Part 3: On Grief and Guilt

Now that I’ve shared my experience of loss, how I felt in the moment, I want to take some time to discuss and explore the After.

We like to say that everyone processes loss differently, but is that really true? I doubt it. I doubt that anything we experience is entirely unique. And that, my friends, is a damn good thing—because it means you are not alone.

I want to peer inside my own head in order to witness death from the perspective of the bereaved. See, I feel uncomfortable even using that word—bereaved—it sounds so dramatic, and I am naturally dismissive of my own trauma. As if it matters how I feel when I am not the one who is lost. I’m still here. I can’t help but think that it is unfair to shift the focus onto myself and my pain. It seems self-absorbed and self-indulgent. I lost a friend, a loved one, a family member. But they, they lost everything. I often find myself wondering: do I have the right to grieve? Was I a good partner, a good friend, a good granddaughter? I certainly could have been better.

So, now, I would like to examine some of the subjective experiences that accompany Grief—namely Guilt. If only to try to understand them a little bit better myself. And hopefully, by doing so, I might come to accept that it is ok to feel the loss, the unfairness, the anger, the bitterness, the sorrow, the suffering of it all.


In the last post, I spoke about Theo; and I told you that the 5-year anniversary of his suicide is fast approaching. But, I didn’t tell you about who he was to me. I didn’t tell many people. I talked about him with my friends; I’ve been told he did the same. But I am generally a private person and keep my relationships to myself. I’m trying to open up. It’s impossible to encapsulate a meaningful connection within a couple of sentences, but here goes:

We met at a summer pre-college program for prospective art students. We were 17. We clicked and quickly fell in love, as those things tend to go. But summer ended, and he returned home to California. We tried to maintain our relationship, but we were just kids and after a brief time we became estranged. At 18, I moved to California. We tried to reconnect, but youth and curiosity (promiscuity would be more accurate, if I’m being entirely honest here) got in the way; so, we lost that closeness for a time. But, years later, we rekindled that friendship, began to poke at the embers of an intimate relationship, which responded and ignited.  I was falling for him again. I was wondering why we had ever broken up in the first place, how could I have been so stupid? And then in a moment, it was all gone. Not because of a word or a fight, not something we could work through, but an unrecoverable loss. And I would never speak to him or see him again, except in dreams. I would never know just what that love might have been, given time to grow.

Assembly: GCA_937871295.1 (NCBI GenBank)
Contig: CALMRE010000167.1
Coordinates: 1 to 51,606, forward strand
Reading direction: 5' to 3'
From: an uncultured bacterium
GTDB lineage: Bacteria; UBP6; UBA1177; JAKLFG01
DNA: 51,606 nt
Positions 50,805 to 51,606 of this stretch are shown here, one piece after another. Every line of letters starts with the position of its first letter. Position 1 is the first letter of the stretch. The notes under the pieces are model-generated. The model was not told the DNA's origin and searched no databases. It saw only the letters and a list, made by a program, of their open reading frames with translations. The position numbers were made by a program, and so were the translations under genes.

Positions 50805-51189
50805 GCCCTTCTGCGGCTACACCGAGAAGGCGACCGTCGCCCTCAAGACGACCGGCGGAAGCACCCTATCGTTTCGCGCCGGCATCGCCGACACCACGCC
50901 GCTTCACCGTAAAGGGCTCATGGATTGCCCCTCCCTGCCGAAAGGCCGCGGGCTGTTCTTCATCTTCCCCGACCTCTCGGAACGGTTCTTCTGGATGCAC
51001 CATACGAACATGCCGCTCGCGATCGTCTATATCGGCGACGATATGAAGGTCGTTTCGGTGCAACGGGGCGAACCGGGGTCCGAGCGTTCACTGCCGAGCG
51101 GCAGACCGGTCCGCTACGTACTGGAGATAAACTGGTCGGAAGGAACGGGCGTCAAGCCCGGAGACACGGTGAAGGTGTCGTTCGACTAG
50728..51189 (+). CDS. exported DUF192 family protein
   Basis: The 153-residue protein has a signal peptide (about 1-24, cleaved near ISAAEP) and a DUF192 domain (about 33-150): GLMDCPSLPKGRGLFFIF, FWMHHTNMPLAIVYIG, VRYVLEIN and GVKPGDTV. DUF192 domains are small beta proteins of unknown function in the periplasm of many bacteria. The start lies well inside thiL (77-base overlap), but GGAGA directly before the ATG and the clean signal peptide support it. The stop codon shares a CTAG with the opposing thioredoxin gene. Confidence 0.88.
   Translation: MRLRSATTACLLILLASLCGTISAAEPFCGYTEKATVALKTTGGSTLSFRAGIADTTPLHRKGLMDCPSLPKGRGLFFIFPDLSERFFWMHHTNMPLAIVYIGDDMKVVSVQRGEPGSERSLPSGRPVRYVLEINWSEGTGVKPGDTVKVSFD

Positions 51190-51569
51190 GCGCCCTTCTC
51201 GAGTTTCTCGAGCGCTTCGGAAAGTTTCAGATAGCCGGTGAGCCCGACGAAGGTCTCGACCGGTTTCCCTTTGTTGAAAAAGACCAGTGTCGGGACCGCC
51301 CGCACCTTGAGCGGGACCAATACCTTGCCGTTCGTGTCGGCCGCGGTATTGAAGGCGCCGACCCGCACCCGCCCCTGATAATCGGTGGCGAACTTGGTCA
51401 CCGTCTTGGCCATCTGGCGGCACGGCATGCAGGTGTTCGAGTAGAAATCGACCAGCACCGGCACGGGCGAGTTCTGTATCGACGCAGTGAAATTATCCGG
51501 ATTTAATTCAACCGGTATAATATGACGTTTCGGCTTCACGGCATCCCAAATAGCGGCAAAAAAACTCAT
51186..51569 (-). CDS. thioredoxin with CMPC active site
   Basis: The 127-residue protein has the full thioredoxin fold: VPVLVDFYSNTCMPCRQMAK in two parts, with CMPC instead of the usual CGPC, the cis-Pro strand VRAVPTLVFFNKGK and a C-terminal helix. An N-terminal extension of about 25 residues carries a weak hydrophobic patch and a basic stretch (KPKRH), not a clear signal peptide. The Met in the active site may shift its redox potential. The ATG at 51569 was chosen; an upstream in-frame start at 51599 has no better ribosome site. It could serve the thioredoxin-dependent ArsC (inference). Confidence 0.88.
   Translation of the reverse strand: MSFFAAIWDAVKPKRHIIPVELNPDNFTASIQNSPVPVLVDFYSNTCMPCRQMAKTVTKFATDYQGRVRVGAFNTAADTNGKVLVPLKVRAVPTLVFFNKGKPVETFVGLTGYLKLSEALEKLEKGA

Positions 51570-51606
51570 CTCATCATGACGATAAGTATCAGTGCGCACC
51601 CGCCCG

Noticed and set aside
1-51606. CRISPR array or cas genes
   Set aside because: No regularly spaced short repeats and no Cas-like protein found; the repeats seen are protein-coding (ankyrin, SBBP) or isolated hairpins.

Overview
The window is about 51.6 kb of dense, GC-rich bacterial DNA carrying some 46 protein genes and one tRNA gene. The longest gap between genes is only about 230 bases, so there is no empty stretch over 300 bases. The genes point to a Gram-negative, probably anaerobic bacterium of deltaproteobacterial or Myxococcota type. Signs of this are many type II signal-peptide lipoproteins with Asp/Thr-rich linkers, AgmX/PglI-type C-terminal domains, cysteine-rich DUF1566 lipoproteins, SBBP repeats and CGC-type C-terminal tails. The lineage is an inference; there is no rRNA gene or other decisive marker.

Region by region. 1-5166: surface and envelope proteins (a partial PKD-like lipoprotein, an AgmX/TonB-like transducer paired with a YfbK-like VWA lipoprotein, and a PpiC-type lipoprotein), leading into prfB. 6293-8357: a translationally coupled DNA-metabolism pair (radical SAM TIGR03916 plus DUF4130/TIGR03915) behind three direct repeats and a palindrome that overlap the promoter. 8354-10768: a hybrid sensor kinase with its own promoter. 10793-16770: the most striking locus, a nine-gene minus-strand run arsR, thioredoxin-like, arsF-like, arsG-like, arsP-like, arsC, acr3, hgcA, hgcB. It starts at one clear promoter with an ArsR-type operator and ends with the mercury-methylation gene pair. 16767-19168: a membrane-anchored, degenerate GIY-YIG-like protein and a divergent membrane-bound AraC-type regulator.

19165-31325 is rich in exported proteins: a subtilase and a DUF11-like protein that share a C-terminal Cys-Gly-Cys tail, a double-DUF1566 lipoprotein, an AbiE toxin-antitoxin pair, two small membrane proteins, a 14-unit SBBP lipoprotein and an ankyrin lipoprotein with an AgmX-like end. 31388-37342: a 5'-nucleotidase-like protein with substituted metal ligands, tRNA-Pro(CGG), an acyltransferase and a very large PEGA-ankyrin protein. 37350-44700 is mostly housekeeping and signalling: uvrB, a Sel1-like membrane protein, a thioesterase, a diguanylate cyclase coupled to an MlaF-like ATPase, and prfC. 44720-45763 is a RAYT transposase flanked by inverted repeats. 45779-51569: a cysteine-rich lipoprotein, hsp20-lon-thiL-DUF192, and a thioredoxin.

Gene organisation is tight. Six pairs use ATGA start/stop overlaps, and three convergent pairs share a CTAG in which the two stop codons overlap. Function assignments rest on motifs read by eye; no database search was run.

Then came the “What If’s”.

This is a guilt that manifests itself in the form of unanswerable questions: “What if I had just called him that day, What if I had gone to visit him instead of canceling because I had too many midterms, What if I had simply revealed how deeply I felt for him instead of playing stupid, childish games?” Etc. You get the point. It’s a bizarre, narcissistic form of guilt to think you could have done something to stop it, or that it was somehow your fault. Even after all these years, I still haven’t been able to fully let go of those thoughts, although some part of me knows they aren’t true. And that they don’t matter. Because there is absolutely no way I will ever get an answer to them.

When he died, I became so depressed that I could barely find the motivation to get out of bed, to go to class, to eat. And his friends were so nice to me—inviting me to their own special memorial, saying I could come stay with them, allowing me to share the poetry I had written for him…which was all wonderful and beautiful and a restorative testament to human kindness.

But, at the same time I felt this sort of performative pressure that weighed me down when I was already so far down. I began to fear that I wasn’t displaying enough thought, or emotion, or love—Grief—for him.

So, I didn’t go.

Because I couldn’t. I could not muster the emotional courage nor the physical motivation to drive down to Los Angeles and bury him and speak to his friends and family. I could speak to no one.

And I’ve always felt a deep sense of guilt and regret for not going to that memorial.

For not keeping in touch like I should have, for not reaching out like his friends did for me.